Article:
Project Better Place declared only 2 months ago in Israel a groundbreaking new framework for electric transportation at country scale. In a simple way of describing our model, we are a new mobile company. Applying the same model as mobile phones to electric vehicles, we set a ubiquitous infrastructure that makes electric vehicles convenient, affordable, having long-range and appealing to consumers. We connect clean generation sources, through the grid, with car batteries — providing drivers with a better alternative to burning gasoline. Zero emission vehicles all the way from generation to drive at a scale that can move an entire country is the creation of a virtual oil field — one that will never run dry, and will not kill us in the process.

No Better Place

MIT Technology Review, May 31, 2013

Edited by Andy Ross

Better Place has run out of financing and will liquidate its assets. It was a bold effort to wean the world from oil by innovating with software and business models on top of existing electric vehicle technology. Better Place owned the battery packs in its customers' electric cars. For a monthly fee, customers replenished them at home and let robots swap depleted packs for fresh ones at Better Place stations. But it was tough to get carmakers to make cars for standardized battery packs.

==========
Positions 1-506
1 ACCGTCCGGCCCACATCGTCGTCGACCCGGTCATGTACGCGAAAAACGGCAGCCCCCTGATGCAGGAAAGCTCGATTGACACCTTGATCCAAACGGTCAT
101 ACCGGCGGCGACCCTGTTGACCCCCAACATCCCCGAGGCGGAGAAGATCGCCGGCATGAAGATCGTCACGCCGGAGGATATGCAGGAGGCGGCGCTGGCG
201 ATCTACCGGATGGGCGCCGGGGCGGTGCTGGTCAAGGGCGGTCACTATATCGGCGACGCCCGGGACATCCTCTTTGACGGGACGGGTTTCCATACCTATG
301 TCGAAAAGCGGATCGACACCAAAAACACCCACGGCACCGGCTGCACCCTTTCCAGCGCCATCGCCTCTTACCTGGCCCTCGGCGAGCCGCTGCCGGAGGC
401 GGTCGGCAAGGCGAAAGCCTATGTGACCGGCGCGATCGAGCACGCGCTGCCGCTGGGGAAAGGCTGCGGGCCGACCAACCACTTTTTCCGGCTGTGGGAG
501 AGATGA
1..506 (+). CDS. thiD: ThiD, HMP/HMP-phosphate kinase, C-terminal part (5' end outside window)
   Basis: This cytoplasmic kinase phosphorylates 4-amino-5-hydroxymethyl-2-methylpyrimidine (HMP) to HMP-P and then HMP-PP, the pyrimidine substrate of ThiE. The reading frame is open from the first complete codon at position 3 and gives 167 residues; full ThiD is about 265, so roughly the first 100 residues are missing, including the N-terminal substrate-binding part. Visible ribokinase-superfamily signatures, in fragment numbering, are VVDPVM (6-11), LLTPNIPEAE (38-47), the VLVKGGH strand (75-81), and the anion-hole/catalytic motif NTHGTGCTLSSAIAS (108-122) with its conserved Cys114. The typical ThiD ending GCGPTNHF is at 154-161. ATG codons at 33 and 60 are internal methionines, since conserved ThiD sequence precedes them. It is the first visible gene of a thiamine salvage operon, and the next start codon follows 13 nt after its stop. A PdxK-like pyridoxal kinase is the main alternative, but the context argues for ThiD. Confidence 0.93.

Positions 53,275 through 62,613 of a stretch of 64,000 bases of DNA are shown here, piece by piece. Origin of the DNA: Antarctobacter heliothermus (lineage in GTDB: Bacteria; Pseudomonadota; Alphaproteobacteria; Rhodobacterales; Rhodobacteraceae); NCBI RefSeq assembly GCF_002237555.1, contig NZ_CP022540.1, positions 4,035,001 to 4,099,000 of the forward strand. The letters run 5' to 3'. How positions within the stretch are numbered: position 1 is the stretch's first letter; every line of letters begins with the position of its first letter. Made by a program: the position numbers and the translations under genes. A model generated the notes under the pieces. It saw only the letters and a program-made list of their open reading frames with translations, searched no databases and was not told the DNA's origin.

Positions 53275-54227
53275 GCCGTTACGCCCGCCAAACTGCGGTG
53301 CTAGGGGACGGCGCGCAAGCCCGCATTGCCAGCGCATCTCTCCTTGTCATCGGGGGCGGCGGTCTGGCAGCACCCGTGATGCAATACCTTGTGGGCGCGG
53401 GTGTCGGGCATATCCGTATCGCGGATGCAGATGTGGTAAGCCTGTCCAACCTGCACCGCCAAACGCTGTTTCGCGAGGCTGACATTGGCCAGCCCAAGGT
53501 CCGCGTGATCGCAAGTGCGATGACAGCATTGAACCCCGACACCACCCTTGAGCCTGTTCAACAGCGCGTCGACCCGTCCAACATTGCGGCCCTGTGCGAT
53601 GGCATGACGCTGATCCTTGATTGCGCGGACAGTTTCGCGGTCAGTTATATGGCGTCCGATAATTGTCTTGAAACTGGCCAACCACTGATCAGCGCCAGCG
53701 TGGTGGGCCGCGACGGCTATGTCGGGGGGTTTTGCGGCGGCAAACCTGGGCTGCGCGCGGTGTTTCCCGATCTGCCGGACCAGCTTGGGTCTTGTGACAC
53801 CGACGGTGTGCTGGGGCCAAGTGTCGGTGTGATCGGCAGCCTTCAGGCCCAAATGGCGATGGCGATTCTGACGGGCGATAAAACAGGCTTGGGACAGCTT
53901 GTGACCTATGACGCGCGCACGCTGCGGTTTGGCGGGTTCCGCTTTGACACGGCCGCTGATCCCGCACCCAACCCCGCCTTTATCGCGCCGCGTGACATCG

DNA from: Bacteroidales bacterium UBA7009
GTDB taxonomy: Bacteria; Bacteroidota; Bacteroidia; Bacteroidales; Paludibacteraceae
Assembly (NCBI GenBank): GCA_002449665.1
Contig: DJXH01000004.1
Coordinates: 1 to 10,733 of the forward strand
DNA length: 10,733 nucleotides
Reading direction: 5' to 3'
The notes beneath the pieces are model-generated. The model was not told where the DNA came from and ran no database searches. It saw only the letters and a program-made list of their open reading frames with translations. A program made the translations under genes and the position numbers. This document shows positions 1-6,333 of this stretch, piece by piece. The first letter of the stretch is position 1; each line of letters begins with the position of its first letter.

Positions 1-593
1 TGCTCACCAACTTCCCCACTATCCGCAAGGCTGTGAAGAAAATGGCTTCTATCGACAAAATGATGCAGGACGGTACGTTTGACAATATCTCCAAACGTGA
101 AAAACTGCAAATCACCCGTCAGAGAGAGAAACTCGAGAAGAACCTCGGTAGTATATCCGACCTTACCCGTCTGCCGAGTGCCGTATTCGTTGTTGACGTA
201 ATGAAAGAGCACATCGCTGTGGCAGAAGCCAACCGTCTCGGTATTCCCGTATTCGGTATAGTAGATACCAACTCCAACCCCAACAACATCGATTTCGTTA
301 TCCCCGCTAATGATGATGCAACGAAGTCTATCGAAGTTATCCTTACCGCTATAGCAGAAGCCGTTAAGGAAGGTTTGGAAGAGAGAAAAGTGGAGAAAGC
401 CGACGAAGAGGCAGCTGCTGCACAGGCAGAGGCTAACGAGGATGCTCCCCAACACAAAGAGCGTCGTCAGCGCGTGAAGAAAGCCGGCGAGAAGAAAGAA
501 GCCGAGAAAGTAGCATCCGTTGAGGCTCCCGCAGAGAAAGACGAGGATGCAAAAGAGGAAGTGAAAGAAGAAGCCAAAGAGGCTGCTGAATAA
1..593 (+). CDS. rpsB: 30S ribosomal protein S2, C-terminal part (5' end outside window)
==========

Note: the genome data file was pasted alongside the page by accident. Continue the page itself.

The big idea was hatched in 2005 when SAP golden boy (as he then was) Shai Agassi spoke at Davos and Israeli president Shimon Peres urged him on. Agassi quickly raised $200 million and made a bold start with Better Place. He focused on Israel and Denmark, but consumer interest was tepid and he won too few customers. Only Renault made cars for its battery packs. The failure highlights the limits of battery technology and the challenges of innovation in the car market.


Shai explaining something to me at SAP University in October 2004
Shai Agassi was the founder and CEO of Better Place. He was a member of the SAP Executive Board from April 2002 through March 2007, where he held responsibilities for the global development of the SAP product line and its portfolio of industry solutions.